Since the huge success of “Midnight Request Line” UK & International DJ gigs have been coming thick and fast, with Skream getting a rapturous response at New York’s rammed Dub War event, as well as at shows in Leeds, Belgium, Bristol & Germany. He’s also been busy releasing classic after classic on the popular Skreamizm EPs, now into the second volume. From the Amen heavy rinse out of ‘Lightning Dub’, to the masterclass in LFO-wobbling sub-bass ‘Blipstream’, these tracks are rewound at every dubstep rave, have received glowing reviews and are appearing in sets by DJs as diverse as Mr Scruff, Freq Nasty & Ricardo Villalobos.

It shouldn’t come as any surprise he likes sub-bass, Skream has grown up around it. His older brother was a member of Croydon’s notorious jungle hell-raising raving outfit Intanatty Crew, which featured Radio 1’s Grooverider and Bailey’s 1Xtra as members. Ollie, Skream’s real name, is no stranger to a bit of hell raising himself, famous for his up-for-it behaviour at parties or out on the town. In fact he’s the only known music artist with a subdued alter-ego. Most rock stars are quiet by day with flamboyant alter-egos. Our wonderkid is the other way around. But then that’s wonderkids like Skream for you: unique.

magine the first club you ever get into is, as you step inside, in the process of changing the face of urban music? Imagine you’re only 14 at the time, yet you’re already a producer. Well, Croydon dubstep star Benga doesn’t have to imagine: that is his life.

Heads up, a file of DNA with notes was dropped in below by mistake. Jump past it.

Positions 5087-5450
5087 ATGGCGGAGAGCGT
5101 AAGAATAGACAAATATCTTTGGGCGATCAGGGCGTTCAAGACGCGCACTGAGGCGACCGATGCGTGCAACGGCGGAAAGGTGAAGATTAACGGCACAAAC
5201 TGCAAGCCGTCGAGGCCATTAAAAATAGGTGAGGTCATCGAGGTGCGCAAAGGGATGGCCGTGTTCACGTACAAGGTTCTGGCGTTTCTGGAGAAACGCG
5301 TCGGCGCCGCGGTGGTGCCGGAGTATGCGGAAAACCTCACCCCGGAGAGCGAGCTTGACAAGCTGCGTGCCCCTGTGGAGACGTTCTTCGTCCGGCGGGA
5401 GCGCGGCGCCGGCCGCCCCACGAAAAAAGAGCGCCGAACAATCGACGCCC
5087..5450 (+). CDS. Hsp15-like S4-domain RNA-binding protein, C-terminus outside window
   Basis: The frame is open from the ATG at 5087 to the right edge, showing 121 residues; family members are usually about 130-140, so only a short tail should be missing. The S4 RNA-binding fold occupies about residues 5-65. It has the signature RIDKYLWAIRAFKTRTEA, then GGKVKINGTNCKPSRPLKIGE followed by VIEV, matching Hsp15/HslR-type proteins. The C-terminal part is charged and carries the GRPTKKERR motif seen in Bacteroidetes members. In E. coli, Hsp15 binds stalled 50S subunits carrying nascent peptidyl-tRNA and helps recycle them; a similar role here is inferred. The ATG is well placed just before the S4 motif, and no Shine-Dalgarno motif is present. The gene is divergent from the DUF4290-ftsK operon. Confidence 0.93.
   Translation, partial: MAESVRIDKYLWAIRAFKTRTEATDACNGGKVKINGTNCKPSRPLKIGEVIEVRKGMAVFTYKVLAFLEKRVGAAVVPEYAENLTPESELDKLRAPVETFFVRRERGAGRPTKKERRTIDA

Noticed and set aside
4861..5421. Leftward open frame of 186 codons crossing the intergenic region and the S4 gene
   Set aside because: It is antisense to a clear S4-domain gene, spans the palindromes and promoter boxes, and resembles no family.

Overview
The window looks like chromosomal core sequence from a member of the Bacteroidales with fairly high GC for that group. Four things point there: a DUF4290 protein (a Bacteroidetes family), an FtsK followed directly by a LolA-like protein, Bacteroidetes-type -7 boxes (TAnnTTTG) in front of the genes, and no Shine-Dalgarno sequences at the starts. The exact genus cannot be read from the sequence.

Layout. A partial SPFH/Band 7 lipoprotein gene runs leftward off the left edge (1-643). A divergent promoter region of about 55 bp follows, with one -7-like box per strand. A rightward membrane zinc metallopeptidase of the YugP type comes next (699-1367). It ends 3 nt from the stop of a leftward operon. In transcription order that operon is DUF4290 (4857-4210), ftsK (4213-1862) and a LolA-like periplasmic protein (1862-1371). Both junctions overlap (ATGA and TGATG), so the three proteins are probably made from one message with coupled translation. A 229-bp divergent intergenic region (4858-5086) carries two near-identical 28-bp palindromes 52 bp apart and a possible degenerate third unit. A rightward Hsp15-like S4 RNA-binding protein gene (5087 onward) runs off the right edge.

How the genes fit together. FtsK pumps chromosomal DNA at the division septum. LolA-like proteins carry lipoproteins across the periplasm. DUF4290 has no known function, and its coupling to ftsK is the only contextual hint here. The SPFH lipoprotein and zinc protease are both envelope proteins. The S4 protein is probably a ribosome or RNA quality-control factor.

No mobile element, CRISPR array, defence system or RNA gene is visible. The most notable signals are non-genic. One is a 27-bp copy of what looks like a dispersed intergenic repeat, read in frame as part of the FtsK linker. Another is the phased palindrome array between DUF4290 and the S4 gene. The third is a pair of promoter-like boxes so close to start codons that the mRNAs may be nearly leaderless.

Age 14 the afro-haired producer went to his first club, Forward>> at London’s now defunct Velvet Rooms, the night widely acknowledged for founding the bassy UK garage hybrid, dubstep.

Having put in years of graft, Benga, now age 21, is a leading light in the rising global dubstep movement alongside his childhood friend, Skream. In 2008 he dropped his debut album proper for Tempa, entitled “Diary of an Afro Warrior,” after the mighty mane that sprouts from his head. “If I cut my afro off, I’d have to start again musically,” laughs Benga.

Aside from the best haircut in dubstep, Benga has a lot to be happy about. At 15 he released his debut 12” “Skank/Dose” on one of dubstep’s founding imprints, Big Apple. A&Red by one of the most influential DJs in dubstep, DJ Hatcha, the label was run out of the Croydon shop of the same name, the hangout for much of the early pioneers and future stars such as Artwork, Horsepower, Hatcha, Chef, Plastician and Skream.

For years Benga, alongside first Skream, then Loefah, Coki and Mala Digital Mystikz, built exclusive musical ammunition for DJ Hatcha. It was this material, aired by Hatcha alone at Forward>>, that propelled dubstep from UK garage offshoot to innovative genre in its own right

After early mentoring by Arthur from Artwork, Benga refined his trade working for a professional studio, linked to the biggest labels in the world. He produced for grime MCs such as Crazy Titch and Ghetto, before concentrating his output on dubstep in 2005.

Since then he’s had releases on electronic stables Planet Mu and Hotflush, self released his own CD and become a highly respected DJ in his own right, playing throughout Europe, Australasia and America.
Congratulations to Jackmaster who won DJ Magazine's "Best breakthrough DJ award" 2010.
Venue Information:
Union Transfer
1026 Spring Garden St.
Philadelphia, PA, 19123